when you return to the dining room, it is filled with music. it takes you a moment to realize that it is not the radio, it’s a live musical performance. the man who greeted you upon entry, who asked if you had reservations and who seated you, is now singing lady, by lionel richie. you glance around, trying to puzzle out this strange occurence. you begin to identify tourists by the befuddlement on their faces. the locals are beaming, as happy as linguine with clam sauce.
over the course of your meal, several more musical numbers spontaneously combust. a white man who looks like a retired marine, nautical tattoos and all, sings my way . in italian. next, the entire staff — waitresses, busboys and all — joins in, providing harmony and backup. as it turns out, the ex-marine is frank, the owner of rino’s since 2002. between songs, he busses tables and takes orders. the coloratura soprano? that’s your waitress.
the dessert list, alas, offers no cannoli. after all of the blood, sweat and tears shed in the effort to entertain, you don’t have the heart to complain. besides, you have the sneaking suspicion that if you did, frank might drag you into an alley and beat you with a pillowcase full of oranges.
you leave. trinidad remains unchanged. you, however, feel transformed.
OF VINEGAR AND KARMA
back in the early 1990s, i spent about four years living, working and going to school in albuquerque, nm. i was in my early twenties, and to be perfectly honest, i was not at my most emotionally healthy. in the common parlance of the rom-com, i had a lot of growing up to do. there are memories of my time in new mexico that can still bring moments of sweaty, gut-cramping embarrassment. i wore a skirt? a miniskirt? i fooled around with an aspiring model named clint? i sent secret admirer notes? ergh. sure, there were wonderful times and unforgettable experiences as well, but even those were fraught with the self-absorbed angst that only a twenty-year-old, semi-closeted, recovering seventh day adventist could muster.
what i’m trying to get at with all of these terrifying revelations is that new mexico and i have a very intense emotional history. under albuquerque’s chronically sunny skies, i experienced more than my share of awkwardness and inflicted more than my share of cruelty. i could go into more detail, but really, what would be the point? suffice it to say that whenever i go back, i can’t help but feel that there’s a shit ton of karmic payback waiting for exactly the right moment to serve notice.
that moment was april 2010. it may seem overly dramatic to assert that the allergies i experienced during this visit to new mexico were a sort of cosmic retribution for my past sins, but i was there and i lived through it, so i know. this was some serious heironymus bosch shit. being eaten by a bird-headed creature while crows fly out of one’s ass could hardly be more terrible than the life-sapping combination of congestion, leakage, migraine, insomnia, dehydration, bloody nose, and puffy face that new mexico’s flora inflicted on me. apparently, other people suffered as well, this being the worst allergy season in years. new mexico had seen an unusually wet winter and pollen and mold counts, so i was told, were through the roof. such knowledge proved a cold comfort. misery may love company, but i would prefer to keep misery at a safe distance.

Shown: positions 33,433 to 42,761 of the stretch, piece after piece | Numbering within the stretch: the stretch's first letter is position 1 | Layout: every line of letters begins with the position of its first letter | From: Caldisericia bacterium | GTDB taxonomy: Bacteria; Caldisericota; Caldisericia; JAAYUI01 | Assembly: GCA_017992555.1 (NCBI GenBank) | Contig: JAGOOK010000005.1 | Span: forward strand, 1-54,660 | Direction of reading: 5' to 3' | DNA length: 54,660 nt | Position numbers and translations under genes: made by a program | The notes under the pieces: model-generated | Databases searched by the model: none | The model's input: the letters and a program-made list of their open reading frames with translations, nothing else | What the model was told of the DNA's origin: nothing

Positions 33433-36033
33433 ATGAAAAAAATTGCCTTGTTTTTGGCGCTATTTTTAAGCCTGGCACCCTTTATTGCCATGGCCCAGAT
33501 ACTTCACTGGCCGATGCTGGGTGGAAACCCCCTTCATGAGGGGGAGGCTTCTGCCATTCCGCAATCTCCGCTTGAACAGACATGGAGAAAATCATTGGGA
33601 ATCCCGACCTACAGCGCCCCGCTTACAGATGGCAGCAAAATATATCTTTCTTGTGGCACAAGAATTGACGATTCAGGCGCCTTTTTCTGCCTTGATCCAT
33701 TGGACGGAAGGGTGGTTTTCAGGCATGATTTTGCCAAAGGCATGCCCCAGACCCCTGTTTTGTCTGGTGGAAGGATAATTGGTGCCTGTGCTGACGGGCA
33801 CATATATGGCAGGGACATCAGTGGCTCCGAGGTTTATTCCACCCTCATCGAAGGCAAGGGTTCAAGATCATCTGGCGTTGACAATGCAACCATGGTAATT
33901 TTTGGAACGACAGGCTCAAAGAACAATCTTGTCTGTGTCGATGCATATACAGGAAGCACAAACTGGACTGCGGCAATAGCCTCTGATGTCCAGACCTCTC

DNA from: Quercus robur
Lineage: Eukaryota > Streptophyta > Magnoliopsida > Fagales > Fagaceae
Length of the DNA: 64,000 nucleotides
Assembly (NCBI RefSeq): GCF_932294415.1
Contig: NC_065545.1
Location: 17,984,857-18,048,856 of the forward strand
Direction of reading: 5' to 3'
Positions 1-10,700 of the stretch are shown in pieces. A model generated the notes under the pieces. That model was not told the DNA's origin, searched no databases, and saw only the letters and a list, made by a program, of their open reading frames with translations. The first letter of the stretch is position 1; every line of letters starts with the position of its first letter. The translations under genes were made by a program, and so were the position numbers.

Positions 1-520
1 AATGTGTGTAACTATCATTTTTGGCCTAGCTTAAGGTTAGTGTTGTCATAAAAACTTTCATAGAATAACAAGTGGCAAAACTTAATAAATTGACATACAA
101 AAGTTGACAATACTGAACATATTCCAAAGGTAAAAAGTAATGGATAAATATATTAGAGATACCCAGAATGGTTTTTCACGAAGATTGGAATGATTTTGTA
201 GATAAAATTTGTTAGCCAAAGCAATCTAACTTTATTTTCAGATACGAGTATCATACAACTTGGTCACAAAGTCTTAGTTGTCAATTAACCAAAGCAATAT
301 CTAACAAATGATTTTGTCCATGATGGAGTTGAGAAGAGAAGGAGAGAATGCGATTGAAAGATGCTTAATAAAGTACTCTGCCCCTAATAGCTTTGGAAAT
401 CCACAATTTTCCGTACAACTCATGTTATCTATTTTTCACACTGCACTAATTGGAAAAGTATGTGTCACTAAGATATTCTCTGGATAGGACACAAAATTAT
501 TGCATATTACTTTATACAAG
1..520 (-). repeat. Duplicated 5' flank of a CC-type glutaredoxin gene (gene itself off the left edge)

luckily for me, i stumbled upon a remedy so powerful it not only does away with allergy symptoms, it also eradicates bad karma. my friend carla suggested it when my eyes, nose, mouth and throat first began to leak, but i foolishly chose to ignore her advice. it was only after i had hit my own rock bottom and realized i was helpless before this seasonal affliction that i finally surrendered to a higher power: the power of apple cider vinegar.
for those of you who are afflicted by allergies, bad karma, or both, i recommend the following brew:
2 C bragg’s apple cider vinegar
2 inches of ginger, sliced thinly
4-8 cloves of garlic, peeled
several dashes of cayenne pepper
bring the above ingredients to a boil, turn heat down and simmer for a while. turn off heat and add:
2-4 teabags (stinging nettle, breathe easy, gypsy cold care, etc.)
enough local honey and warm water to dilute and make the brew palatable.
drink this stuff all day long. drink it til the people around you begin asking if you smell something weird.
how do i know it works on allergies? well, in my case, about two days after getting serious with the vinegar, my symptoms had all but disappeared. it verged on the miraculous.
how do i know it zapped my bad karma? because even though i started my tenure in new mexico as an insecure, awkward, unnecessarily cruel, sometimes vicious, skirt-wearing, closet case, i somehow managed to end up with the coolest, kindest, smartest, funniest, most talented and generous friends in the entire state. so to m, a, w, c, z, h, and e: thanks for putting up with my endless bitching and moaning about my damned allergies. you guys made new mexico more magical – one might even say enchanted – than ever.
Posted by Wordmobi
our visit to arizona was punctuated by three unexpected and unnerving run-ins with the powers that be. the first was a security inspection conducted by the department of homeland security just before crossing the hoover dam. the other two happened at security checkpoints set up by the border patrol. the first of these took place just north of patagonia, az, about 20 miles north of the border. the second occurred on the day we left arizona, just north of truth or consequences, nm.